Huck represents a person free from the rules and the standards of American society. Huck can join many of Tom’s adventures because he is free to do anything he wishes as he has no one that guards him. Clemens does not oppose Huck’s position in society either. As the novel progresses, we learn more of his character. After overhearing a plot against Widow Douglas, he displays bravery by immediately warning those who do not normally associate him because of his social status. In the end of the book, Huckleberry is given an opportunity to civilize himself by living with Widow Douglas. Yet, he becomes tired of it, and leaves. His character has not changed, and his final development is saved for the sequel.
Clemens uses his child characters to convey his theme or moral messages. Children look at the world through different lenses than an adult, which makes any lesson Clemens desires to teach more unique. He targets the church traditions. He pokes fun at the sermons, the way preachers speak, the way the congregation sleeps, and the methods the church uses in Sunday school to gain a Bible. Clemens mocks the sermon about hell which “thinned the predestined elect down to a company so small as to be hardly worth the saving.” He reveals the church’s faults as badly as he explores Tom’s rebellious character. All who read Tom Sawyer see how rambunctious Tom is, and Clemens portrays the church as negatively as readers view Tom.
Through Tom, Clemens discusses the tendency for society to stereotype outsiders. Tom imitates his authorities as he casts different people into restricted boxes. He says, “Robbers don’t do it that way. They always hide it and leave it there.”Later he says, “Kings don’t have any but a given name.” In addition, “Well, what of it? They’ll all lie. Leastways all but the nigger. But I never see a nigger that WOULDN’T lie.” He also views people of different race differently. He gives a dog a more respectful name than a slave. The way he says it shows how people of his time treated slaves like animals. “If Mr. Harbison had owned a slave named Bull, Tom would have spoken of him as “Harbison’s Bull”, but a son or a dog of that name was “Bull Harbison”. Also, Huck relates a conversation that he overheard. The white man responds by saying, “When you talked about [the criminal talking about] notching ears and slitting noses, I judged that was your own embellishment, because white men don’t do that sort of revenge. But an injun! That’s a different matter altogether.” The characters in the story prejudice Indians, viewing themselves more highly.
Another important theme in the novel is maturity. In the end, Tom grows up and shows better character. In the past, he would skip school to swim, outwit his Sunday school class to achieve the reward of a Bible, and stay in a graveyard till midnight to cure a cat from warts. But eventually, events teach him valuable lessons about caring for others. However, it takes a murder, starvation, and desperation in a cave for him to learn. After witnessing a murder, fear and guilt overwhelms him. He knows who is innocent and who is guilty, and suffers much guilt as the trial takes place. His conscience tells him to testify as a witness, but Tom believes that if he does, the murderer will kill him. In the end, he decides to defend the accused. That is his first step to becoming responsible.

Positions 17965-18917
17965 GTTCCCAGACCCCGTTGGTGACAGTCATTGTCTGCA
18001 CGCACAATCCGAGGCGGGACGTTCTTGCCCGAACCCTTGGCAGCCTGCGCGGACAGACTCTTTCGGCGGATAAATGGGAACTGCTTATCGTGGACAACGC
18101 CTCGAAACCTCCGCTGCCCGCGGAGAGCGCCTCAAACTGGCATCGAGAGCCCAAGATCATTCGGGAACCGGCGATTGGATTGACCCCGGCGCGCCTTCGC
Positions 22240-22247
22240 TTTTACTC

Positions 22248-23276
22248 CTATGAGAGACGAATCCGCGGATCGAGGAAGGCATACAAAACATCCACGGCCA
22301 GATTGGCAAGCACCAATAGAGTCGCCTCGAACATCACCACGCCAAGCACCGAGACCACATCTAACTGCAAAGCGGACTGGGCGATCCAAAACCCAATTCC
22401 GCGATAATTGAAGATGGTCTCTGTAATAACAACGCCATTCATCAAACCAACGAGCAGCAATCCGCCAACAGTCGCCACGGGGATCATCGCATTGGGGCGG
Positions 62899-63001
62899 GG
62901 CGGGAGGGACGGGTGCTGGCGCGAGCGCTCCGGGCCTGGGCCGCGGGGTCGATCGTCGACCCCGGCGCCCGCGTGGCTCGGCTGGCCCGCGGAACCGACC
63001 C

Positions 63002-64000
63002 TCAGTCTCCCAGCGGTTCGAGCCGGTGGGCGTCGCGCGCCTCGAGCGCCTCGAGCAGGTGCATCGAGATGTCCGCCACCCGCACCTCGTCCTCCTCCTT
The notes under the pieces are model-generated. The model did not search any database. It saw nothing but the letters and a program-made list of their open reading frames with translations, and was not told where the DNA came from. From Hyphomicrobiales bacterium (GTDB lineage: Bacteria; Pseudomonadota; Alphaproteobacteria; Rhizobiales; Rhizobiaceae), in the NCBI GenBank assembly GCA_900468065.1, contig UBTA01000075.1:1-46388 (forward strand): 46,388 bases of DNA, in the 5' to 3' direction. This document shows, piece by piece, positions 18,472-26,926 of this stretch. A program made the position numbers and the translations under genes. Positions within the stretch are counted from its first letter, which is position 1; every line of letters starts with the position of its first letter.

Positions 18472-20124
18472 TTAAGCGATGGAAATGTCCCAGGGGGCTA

The last steps of maturing changes Tom’s relationship to Huck. Tom becomes lost in the cave with a girl. She grows weak, and he searches alone for the way out. It is the first time that he does something honorable for another. They are rescued. In the end of the novel, Tom proves that he has grown wiser. All along he had envied and viewed Huck as the model of freedom. He had also frequently defied authority. But when Widow Douglas offers to take Huck as her son, and Huck desires to run away, Tom discourages him. Tom no longer looks up to Huck as an example, but he is teaching him to do the right thing. Their characters have switched – now Huck has a few lessons to learn, while Tom has developed.
Sadly, the publication of The Adventures of Tom Sawyer was not one an author would “dream of”. In a letter in 1876, Clemens spoke of his high expectations: “I am determined that Tom shall outsell any previous book of mine, and I mean he shall have every possible advantage.” However, American Publishing Company delayed the release till 1886 and even worse; a Canadian pirated version sold the books for an extremely inexpensive price.
Though the novel has received great criticism for its violence and its similarity to other boy adventure novels of his time, it has become one of Clemens’ most famous and acclaimed works. It implies that society, the church, and racial prejudice acted as badly as a mischievous boy. Clemens’ story of Tom growing up and his unique perspective on society, Sunday school, adventure, and life has preserved itself as timeless classic.
 Mark Twain, Tom Sawyer and Huckleberry Finn, (New York: Alfred A. Knopf, a Division of Random House, 1991) p. 11
 Tom Sawyer and Huckleberry Finn p. 44-45
 Tom Sawyer and Huckleberry Finn, p. 16
 Tom Sawyer and Huckleberry Finn, p. 44
 Tom Sawyer and Huckleberry Finn, p. 45
 Tom Sawyer and Huckleberry Finn, p. 36
 Tom Sawyer and Huckleberry Finn, p. 159
 Tom Sawyer and Huckleberry Finn, p. 161
 Tom Sawyer and Huckleberry Finn, p. 76
 Tom Sawyer and Huckleberry Finn, p. 193
 Everett Emerson, Mark Twain: a literary life (Philadelphia: University of Pennsylvania Press, 2000) p. 95